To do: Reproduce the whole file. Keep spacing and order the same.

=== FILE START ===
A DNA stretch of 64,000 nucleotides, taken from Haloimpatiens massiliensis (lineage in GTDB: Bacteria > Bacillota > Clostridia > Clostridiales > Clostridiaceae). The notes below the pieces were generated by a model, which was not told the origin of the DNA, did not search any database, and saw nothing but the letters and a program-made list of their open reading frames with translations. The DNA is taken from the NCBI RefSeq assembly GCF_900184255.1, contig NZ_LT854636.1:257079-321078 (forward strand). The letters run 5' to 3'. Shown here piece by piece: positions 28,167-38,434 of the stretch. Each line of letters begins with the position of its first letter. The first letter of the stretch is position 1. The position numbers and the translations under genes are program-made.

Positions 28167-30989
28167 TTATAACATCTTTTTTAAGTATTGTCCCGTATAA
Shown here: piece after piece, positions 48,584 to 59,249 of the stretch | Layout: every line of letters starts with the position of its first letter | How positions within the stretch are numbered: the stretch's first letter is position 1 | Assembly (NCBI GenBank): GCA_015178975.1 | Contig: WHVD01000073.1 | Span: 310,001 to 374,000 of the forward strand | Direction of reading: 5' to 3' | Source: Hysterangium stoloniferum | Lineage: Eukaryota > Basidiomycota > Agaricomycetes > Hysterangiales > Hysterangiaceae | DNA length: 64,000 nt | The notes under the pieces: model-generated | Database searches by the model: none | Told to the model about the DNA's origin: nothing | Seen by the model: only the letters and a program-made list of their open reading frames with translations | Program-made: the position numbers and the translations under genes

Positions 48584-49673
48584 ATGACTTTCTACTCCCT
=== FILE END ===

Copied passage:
A DNA stretch of 64,000 nucleotides, taken from Haloimpatiens massiliensis (lineage in GTDB: Bacteria > Bacillota > Clostridia > Clostridiales > Clostridiaceae). The notes below the pieces were generated by a model, which was not told the origin of the DNA, did not search any database, and saw nothing but the letters and a program-made list of their open reading frames with translations. The DNA is taken from the NCBI RefSeq assembly GCF_900184255.1, contig NZ_LT854636.1:257079-321078 (forward strand). The letters run 5' to 3'. Shown here piece by piece: positions 28,167-38,434 of the stretch. Each line of letters begins with the position of its first letter. The first letter of the stretch is position 1. The position numbers and the translations under genes are program-made.

Positions 28167-30989
28167 TTATAACATCTTTTTTAAGTATTGTCCCGTATAA
Shown here: piece after piece, positions 48,584 to 59,249 of the stretch | Layout: every line of letters starts with the position of its first letter | How positions within the stretch are numbered: the stretch's first letter is position 1 | Assembly (NCBI GenBank): GCA_015178975.1 | Contig: WHVD01000073.1 | Span: 310,001 to 374,000 of the forward strand | Direction of reading: 5' to 3' | Source: Hysterangium stoloniferum | Lineage: Eukaryota > Basidiomycota > Agaricomycetes > Hysterangiales > Hysterangiaceae | DNA length: 64,000 nt | The notes under the pieces: model-generated | Database searches by the model: none | Told to the model about the DNA's origin: nothing | Seen by the model: only the letters and a program-made list of their open reading frames with translations | Program-made: the position numbers and the translations under genes

Positions 48584-49673
48584 ATGACTTTCTACTCCCT